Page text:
# Circuitry for striking clock.

#### RMHC

Joined Nov 13, 2019
45
I wish to make a striking clock using the following- 1. Quartz clock movement (1.5v.) with hourly trigger switch. 2. Solenoid working on 6v. with 10.5 ohm coil which includes a spring loaded plunger to hit the gong. I have a block diagram for reference on the attached files.
I really appreciate any help with the circuit and hope that a member is interested in helping. Many thanks. RMHC.

#### crutschow

Joined Mar 14, 2008
25,263
This appears to be homework.
So we need to see some effort from you as to your initial thoughts on how to generate the required pulse to the solenoid.
You can start by drawing a block diagram of the proposed circuit.

#### RMHC

Joined Nov 13, 2019
45
This appears to be homework.
So we need to see some effort from you as to your initial thoughts on how to generate the required pulse to the solenoid.
You can start by drawing a block diagram of the proposed circuit.
crutschow,
Thanks for the reply. I would have no difficulty with this circuit were it not for the fact that the solenoid requires a single pulse, as opposed to a sustained 'ON' for 2 minutes which the clock provides. I would use a miniature relay triggered by the clock contact to switch 6v. to the coil. Easy to do. My hang-up is generating a short pulse from the trigger signal. Thanks for your further help. RMHC.

#### DNA Robotics

Joined Jun 13, 2014
571
Use a 1 megaohm resistor to charge a capacitor to 6 volts.
Use the trigger to turn on a transistor that will dump the capacitor charge into the solenoid.

#### crutschow

Joined Mar 14, 2008
25,263
I suggest a 555 one-shot driving a transistor to generate the pulse.

#### Dodgydave

Joined Jun 22, 2012
9,313
A simple capacitor pulse would work, like this...

#### crutschow

Joined Mar 14, 2008
25,263
A simple capacitor pulse would work, like this...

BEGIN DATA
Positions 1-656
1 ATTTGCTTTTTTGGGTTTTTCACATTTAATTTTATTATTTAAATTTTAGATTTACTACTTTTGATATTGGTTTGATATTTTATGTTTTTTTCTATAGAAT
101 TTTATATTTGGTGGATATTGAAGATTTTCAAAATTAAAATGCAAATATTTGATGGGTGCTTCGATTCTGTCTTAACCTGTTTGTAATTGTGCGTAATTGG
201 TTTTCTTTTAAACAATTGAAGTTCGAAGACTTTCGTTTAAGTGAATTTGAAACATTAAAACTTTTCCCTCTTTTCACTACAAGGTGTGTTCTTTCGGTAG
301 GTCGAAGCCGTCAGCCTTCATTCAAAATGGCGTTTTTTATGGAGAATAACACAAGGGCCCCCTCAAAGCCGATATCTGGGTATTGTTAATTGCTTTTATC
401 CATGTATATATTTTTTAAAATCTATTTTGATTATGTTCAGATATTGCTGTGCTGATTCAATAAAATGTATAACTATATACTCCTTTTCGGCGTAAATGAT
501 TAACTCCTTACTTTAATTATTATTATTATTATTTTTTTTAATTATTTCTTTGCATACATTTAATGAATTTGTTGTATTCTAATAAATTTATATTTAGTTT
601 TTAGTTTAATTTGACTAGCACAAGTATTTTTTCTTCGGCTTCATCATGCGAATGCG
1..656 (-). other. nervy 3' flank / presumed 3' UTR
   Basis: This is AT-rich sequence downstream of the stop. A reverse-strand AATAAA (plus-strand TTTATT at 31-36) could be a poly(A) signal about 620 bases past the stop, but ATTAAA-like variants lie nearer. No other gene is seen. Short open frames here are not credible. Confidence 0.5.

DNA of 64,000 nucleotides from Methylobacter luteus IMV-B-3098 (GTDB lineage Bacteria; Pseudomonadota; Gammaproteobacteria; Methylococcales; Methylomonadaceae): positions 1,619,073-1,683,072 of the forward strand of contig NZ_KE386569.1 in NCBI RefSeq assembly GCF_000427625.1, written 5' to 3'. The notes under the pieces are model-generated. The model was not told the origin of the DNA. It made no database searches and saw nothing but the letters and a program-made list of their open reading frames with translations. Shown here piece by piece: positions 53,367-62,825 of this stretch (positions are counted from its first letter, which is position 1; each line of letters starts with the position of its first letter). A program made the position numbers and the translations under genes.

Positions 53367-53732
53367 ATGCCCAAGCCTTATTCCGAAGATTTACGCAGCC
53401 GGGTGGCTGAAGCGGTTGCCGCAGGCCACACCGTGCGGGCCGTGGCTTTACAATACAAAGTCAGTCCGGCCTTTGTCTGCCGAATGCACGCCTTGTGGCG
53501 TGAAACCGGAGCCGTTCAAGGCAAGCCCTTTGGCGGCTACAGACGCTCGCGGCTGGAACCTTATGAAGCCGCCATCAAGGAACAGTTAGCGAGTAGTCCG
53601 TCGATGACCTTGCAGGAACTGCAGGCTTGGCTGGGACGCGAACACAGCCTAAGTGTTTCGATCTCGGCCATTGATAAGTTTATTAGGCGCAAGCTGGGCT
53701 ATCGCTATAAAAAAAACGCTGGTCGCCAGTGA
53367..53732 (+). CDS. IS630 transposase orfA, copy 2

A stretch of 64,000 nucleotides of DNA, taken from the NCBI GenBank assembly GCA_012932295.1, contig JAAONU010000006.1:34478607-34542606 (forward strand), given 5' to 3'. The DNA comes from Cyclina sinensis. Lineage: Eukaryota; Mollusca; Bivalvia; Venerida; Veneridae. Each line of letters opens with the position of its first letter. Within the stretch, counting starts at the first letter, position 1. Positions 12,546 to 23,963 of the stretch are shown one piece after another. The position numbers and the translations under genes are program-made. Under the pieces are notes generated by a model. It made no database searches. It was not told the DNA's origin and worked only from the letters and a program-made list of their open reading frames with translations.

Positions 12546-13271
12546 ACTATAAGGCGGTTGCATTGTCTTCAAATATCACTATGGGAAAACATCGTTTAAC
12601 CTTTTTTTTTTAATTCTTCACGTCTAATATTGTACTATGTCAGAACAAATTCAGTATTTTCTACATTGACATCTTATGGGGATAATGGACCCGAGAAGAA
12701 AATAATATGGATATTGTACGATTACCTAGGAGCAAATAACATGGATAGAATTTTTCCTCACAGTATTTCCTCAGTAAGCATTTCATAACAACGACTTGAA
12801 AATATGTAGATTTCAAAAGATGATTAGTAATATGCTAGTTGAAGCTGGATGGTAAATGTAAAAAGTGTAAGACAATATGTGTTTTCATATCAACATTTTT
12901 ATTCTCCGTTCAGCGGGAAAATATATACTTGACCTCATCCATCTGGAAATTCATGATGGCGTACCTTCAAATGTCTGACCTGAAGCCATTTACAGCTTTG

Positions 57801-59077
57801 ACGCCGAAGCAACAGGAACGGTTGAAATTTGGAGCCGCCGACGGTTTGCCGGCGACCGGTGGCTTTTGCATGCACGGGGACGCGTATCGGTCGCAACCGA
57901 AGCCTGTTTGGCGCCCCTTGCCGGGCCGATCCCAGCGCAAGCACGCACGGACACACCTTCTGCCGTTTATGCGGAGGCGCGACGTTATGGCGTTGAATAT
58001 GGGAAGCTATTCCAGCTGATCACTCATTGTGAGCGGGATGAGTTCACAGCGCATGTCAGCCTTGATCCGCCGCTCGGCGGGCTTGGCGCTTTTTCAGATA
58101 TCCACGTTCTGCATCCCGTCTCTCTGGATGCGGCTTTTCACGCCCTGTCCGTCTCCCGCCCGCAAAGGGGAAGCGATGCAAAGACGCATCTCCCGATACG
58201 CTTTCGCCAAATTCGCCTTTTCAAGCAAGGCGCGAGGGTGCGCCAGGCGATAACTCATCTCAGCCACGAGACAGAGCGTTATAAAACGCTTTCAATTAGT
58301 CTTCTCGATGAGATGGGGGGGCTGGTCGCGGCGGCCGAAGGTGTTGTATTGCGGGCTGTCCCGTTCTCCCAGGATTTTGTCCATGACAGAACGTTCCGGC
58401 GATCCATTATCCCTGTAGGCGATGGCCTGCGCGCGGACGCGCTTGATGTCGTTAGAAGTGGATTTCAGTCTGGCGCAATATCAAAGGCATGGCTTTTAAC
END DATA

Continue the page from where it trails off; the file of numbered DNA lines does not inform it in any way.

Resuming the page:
You likely need a much larger capacitor for the 10.5Ω chime solenoid, likely in the neighborhood of a few mF..

On second thought, just a logic-level MOSFET with a capacitor input to the gate and a resistor to ground should work to generate the pulse (below).
That will also keep the (likely small) contacts in the clock mechanism from carrying the large solenoid current.
The MOSFET can be just about any logic-level N-MOSFET with a current rating of 1A or more.

#### RMHC

Joined Nov 13, 2019
45
Hi to Dodgydave & Crutschow,
I am not sure who is responsible so here goes. Many thanks to you both for the comments and circuitry. The clock motor requires 1.5v to operate so the hourly pulse will be 1.5v supplying the circuit you drew. The 6v. is only to operate the chime solenoid, everything else is 1.5v. I am attaching a modified circuit showing what I mean. What is the best way to get 1.5v. from the 6v. battery and how will the circuit be affected by the change? Looking forward to hearing your thoughts on this, thanks again. RMHC.

#### crutschow

Joined Mar 14, 2008
25,263
You clock diagram shows a switch generating the pulse, so I assumed you could connect 6V to that switch.
Is than not the case?

If you can use the clock switch that way, then you also need to add a 1meg resistor at the input to C1 to ground, which I forgot to add..

#### RMHC

Joined Nov 13, 2019
45
You clock diagram shows a switch generating the pulse, so I assumed you could connect 6V to that switch.
Is than not the case?

If you can use the clock switch that way, then you also need to add a 1meg resistor at the input to C1 to ground, which I forgot to add..
Hi, Many thanks for the reply. The hourly trigger pulse is derived by the clock movement by simply connecting the 1.5v. supply for the clock motor to the trigger o/p every hour on the hour. It stays connected for a minute or two until the minute hand releases it as it leaves the 12 position. The 1.5v. for the clock has to be derived from the 6v. battery by whatever is the best way- dropping resistor or zener diode or whatever. The red lines on my last diagram indicate the clock supply with the gap left for the dropping cct.